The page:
“The heavyweight on-trade campaign will target select bars and circuits, driving awareness and trial. Incorporating the 19th-century circus story evoked by the brand, the campaign will be supported by in-bar price promotions, experiential sampling, and eye-catching PoS. Bringing the circus to town, the campaign will aim to reach more than 150,000 target consumers,” says Stephens.


At Diageo three years ago, Morgan’s Spiced got a promotion to Captain in order to fall in line with the rest of the world, where it was already being sold as Captain Morgan’s Spiced. The move was a good one and in 2012 the brand saw record sales growth and became only the sixth premium spirit ever to sell 10 million cases in one year.

To follow, in the summer of 2012, Bacardi Brown-Forman capitalised further on the trend for flavoured spirits by launching a cherry-infused Southern Comfort. The Southern Comfort Bold Black Cherry variant targets 18 to 24-year-olds and followed a lime-flavoured version it introduced the year before.


The copycat behaviour continues to squeeze the spirits sector and highlights how new flavours and additions are the simplest form of innovation, but the sales speak for themselves.

Stephens says: “Jack Daniel’s Tennessee Honey has delivered £44.1m worth of sales for the category, which has been boosted by the imported whiskey segment, which is worth over £656m and the flavoured whiskey segment.”

In addition, the Fire Eater launch has been backed by a £1.5m marketing drive, which includes social media, digital communications and sampling.

Aperol — a mix of ingredients including bitter orange, gentian, rhubarb and cinchona — is owned by Gruppo Campari and has seen its signature serve, Aperol Spritz (Aperol with Prosecco and a splash of soda), grow in popularity to become a cult drink in many countries. The brand has become official global spirits partner of Manchester United and Bob Kunze-Concewitz, Gruppo Campari CEO, thinks the deal “will deliver brand exposure on a massive scale”.


“Interest in flavoured spirits has been growing for some time, something we’ve seen with our range of Antica Sambuca flavours and the UK launch of Fireball liqueur, made with cinnamon and whisky,” says Dan Bolton, MD of Hi-Spirits.


“It gives bars a quick way to offer a wider range of spirits and interesting serves.”

Hi-Spirits has refreshed the Antica range by unveiling Antica Sambuca Tropical, a blend of orange, mango and pineapple, which replaces a previous Orange & Mango version. “It offers increased scope for summer drinks menus,” says Bolton.

At the premium end of the bar market, “bartenders still have as much interest in infusing their own flavours as they do in buying ‘off the peg’ flavoured spirits”, believes Bolton. “We see Buffalo Trace White Dog Mash #1, the un-aged spirit from Kentucky, infused with flavours such as chestnut and herbs in different bars, to create unique house serves.”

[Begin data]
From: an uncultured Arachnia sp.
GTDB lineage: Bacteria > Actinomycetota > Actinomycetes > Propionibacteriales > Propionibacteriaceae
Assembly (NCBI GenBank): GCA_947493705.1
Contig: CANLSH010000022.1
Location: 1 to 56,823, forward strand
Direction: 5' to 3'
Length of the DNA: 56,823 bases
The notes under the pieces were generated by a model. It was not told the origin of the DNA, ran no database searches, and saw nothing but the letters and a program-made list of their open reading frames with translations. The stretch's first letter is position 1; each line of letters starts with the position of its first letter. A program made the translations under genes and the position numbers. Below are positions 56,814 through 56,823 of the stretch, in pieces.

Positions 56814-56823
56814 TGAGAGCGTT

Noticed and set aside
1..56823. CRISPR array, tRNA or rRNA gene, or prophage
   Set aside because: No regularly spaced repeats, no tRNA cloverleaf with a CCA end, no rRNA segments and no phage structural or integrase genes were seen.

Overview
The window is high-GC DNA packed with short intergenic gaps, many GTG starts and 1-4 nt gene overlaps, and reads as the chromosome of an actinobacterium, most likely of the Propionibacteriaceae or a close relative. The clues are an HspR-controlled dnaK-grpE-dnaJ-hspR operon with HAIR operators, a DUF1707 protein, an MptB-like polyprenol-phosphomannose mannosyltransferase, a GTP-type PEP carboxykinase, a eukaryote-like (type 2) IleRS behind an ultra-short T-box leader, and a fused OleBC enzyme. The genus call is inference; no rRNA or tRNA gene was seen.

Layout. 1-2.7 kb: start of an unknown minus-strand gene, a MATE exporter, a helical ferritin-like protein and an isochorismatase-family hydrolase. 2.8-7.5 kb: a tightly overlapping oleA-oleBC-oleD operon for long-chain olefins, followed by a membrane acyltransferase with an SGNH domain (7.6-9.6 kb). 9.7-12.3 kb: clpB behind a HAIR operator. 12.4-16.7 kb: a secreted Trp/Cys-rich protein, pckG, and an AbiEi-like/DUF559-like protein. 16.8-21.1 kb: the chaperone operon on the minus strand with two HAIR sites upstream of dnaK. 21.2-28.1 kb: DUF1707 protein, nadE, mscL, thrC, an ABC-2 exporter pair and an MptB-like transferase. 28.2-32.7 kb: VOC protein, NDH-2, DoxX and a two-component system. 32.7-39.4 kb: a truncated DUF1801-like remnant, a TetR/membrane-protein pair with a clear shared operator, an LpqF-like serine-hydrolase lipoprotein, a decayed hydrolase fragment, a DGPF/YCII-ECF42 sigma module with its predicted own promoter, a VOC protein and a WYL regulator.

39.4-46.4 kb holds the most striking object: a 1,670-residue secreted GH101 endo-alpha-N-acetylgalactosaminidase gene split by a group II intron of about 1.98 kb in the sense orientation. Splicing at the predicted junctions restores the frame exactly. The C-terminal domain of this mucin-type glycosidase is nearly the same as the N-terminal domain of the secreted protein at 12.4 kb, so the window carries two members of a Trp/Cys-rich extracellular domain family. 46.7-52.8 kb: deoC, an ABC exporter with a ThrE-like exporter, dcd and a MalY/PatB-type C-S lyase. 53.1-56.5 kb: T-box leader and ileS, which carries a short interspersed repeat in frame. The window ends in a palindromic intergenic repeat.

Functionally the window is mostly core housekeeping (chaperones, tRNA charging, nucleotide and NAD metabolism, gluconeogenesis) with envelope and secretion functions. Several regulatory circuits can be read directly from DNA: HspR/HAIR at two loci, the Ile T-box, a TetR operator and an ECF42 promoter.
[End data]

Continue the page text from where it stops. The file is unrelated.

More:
The demand for better-quality drinks goes hand in hand with the call for more exciting flavours, infusions and blends. To this end, Halewood International has repositioned Lamb’s Spiced with a new liquid and a hexagon-shaped bottle design.


James Wright, international sales and marketing controller at Halewood International, says the decision to review the taste was led by consumers’ preferences. “The growth in the spiced rum category, combined with research by Halewood, has influenced the taste of Lamb’s Spiced,” he adds.

However, premium drinks that dabble in interesting flavours need not be alcoholic at all. In fact, soft drinks are edging into this arena as well.

For instance, independent juice brand Cawston Press, known for its still juice blends in the grocery sector, uses flavour combos such as apple & rhubarb and beetroot. Cawston is approaching the on-trade with a new line-up, and unveiled an £18m soft-drinks plan (to triple the size of its £6m business in three years), which will see the brand evolving to offer premium softs in cans, ideal for stylish pubs. 


“Apple & rhubarb and cloudy apple are inspired by quintessential British garden flavours. Each is made with pressed fruit juices gently mixed with sparkling water for a light drink. Like all Cawston’s products, they use only juice from apples picked at prime ripeness and pressed within 48 hours — there are no concentrates, artificial sweeteners, preservatives or colourings,” says Cawston sales director Dan Broughton.  

While the UK is in keen on flavour, a drink’s premium cues also need to be present. Good-quality drinks will be adopted, as long as they do not appear too faddish.


“As more flavoured spirits come on the market, the challenge for brand owners is to continue driving innovation while maintaining interest. A range of flavours requires careful brand management,” says Hi-Spirits’ Bolton. 

It needs to be interesting without being too gimmicky for a flavour to stay in favour.